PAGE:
Notwithstanding Mr Zollo’s knowledge that he was prevented from performing any of his obligations under the joint venture agreement, the trustee of Mr Polley’s SMSF became the owner of 76/100 parts of the Muller Road land and Mr Zollo’s SMSF trustee became the owner of 24/100th parts of that land.

At that time, Mr Polley only understood that the Muller Road land was to be held in the names of the two trustees of separate SMSFs. He did not understand that there was to be an absolute conveyance of a proportionate interest in that land to Mr Zollo’s interest. Mr Polley understood that the Muller Road land was to be developed in accordance with the parties’ joint venture agreement.

At around the same time, Mr Zollo identified to Mr Polley a further joint venture opportunity to purchase land at North East Road Hillcrest.

He said to Mr Polley that the land was for sale, that it was owned by a party that was indebted to him personally and that the land could be purchased at a discount because of that indebtedness and it was worth something in the order of $900,000.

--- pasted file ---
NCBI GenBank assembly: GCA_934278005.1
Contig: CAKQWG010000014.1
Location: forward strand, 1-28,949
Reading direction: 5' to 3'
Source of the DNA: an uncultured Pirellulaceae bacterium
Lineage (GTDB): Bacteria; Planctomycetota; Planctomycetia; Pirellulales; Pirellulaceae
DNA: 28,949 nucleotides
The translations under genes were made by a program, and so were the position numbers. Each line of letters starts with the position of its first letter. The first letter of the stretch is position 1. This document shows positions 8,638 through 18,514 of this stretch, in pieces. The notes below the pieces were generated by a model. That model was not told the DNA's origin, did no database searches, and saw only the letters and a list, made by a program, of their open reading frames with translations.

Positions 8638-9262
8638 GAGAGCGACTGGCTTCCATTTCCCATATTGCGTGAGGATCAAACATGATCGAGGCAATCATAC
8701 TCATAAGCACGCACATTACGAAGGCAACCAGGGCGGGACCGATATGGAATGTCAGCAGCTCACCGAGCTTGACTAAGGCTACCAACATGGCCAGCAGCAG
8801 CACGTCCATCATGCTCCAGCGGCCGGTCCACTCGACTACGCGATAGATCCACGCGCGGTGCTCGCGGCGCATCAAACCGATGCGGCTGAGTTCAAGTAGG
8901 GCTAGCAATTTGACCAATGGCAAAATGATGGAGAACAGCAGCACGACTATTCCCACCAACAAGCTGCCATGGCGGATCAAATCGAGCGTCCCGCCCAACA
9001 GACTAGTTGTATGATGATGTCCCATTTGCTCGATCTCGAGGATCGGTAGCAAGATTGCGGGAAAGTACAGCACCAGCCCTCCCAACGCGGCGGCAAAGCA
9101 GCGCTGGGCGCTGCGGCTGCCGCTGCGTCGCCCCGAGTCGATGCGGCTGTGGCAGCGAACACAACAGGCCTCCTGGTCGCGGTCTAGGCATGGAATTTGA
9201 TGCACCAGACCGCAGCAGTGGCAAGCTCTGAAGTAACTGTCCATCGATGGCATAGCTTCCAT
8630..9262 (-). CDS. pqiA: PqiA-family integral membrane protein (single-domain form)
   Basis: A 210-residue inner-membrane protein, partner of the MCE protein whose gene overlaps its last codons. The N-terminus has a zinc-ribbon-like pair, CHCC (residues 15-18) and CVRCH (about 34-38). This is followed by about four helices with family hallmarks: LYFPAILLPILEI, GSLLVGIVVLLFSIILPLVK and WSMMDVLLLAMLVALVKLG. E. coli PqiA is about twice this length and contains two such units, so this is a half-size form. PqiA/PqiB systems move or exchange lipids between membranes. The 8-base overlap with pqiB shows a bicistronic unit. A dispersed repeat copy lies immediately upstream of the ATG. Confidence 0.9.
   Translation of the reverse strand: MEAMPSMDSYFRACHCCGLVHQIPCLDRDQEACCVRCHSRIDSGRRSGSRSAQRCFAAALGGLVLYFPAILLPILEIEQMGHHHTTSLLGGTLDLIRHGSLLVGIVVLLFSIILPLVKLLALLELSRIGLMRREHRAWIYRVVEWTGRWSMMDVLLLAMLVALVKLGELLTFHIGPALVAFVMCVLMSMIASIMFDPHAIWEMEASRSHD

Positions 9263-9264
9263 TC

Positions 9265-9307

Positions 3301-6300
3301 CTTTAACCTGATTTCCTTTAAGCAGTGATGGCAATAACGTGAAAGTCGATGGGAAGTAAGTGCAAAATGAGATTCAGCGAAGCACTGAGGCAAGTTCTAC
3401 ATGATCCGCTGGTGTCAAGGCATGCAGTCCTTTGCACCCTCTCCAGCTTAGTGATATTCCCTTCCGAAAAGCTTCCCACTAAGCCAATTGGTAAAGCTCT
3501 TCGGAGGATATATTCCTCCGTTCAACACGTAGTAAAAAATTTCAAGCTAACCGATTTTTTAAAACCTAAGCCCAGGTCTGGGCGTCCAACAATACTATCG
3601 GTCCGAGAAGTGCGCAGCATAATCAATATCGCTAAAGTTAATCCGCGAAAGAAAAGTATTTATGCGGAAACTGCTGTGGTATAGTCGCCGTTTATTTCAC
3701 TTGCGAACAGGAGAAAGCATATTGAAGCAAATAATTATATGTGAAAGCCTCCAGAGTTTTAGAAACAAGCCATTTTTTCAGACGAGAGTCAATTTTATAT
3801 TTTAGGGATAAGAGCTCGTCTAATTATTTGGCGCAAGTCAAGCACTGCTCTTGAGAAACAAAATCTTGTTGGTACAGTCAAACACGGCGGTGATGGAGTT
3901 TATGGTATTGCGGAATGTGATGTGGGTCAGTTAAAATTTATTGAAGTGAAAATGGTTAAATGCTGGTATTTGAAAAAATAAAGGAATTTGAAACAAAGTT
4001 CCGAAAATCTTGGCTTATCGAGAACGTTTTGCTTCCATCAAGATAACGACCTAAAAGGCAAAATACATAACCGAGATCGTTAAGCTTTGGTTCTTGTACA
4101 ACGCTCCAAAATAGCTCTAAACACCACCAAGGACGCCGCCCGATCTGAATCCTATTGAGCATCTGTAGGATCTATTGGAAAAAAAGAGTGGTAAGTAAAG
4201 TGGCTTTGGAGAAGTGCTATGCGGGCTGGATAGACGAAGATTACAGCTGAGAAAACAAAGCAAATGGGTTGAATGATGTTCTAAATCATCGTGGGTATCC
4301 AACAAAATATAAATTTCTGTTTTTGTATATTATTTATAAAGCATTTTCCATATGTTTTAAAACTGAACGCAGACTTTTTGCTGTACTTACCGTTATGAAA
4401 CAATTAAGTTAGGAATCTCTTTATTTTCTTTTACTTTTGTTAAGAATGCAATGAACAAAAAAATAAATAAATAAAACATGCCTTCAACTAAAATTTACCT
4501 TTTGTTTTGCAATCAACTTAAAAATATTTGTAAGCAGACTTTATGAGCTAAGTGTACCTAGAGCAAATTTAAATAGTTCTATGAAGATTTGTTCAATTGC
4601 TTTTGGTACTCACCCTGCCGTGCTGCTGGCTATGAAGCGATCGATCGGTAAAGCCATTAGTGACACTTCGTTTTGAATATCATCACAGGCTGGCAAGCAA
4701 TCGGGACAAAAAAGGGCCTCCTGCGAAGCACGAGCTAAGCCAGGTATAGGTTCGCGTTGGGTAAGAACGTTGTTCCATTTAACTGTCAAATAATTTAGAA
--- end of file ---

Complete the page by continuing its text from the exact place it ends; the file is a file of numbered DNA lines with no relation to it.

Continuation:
The representations made by Mr Zollo to Mr Polley about the owner of the Hillcrest land and its debt to him and the value of that land were also false and misleading.

Without informing Mr Polley, Mr Zollo then entered into contracts for the purchase of the Hillcrest land and then, purportedly in fulfillment of his fiduciary duties owed to Mr Polley, agreed to assign the contracts to the joint venture in consideration of the payment of the sum of $130,000 to him.

Mr Polley understood that the sum of $130,000 was a part payment for the purchase of the Hillcrest land, whereas it was a payment directly to Mr Zollo of a fee for the assignment of the contracts to purchase the Hillcrest land.

The vendor of the Hillcrest land was unknown to Mr Zollo, did not owe anything to Mr Zollo or to Built It Pty Ltd, and that the purchase price was an arm’s length market value. Mr Zollo also knew that the whole of the purchase price and the sum of $130,000 was paid by Neil Polley Holdings Pty Ltd as trustee of Mr Polley’s SMSF at a time when Mr Polley did not understand the operation and effect of the assignment agreement.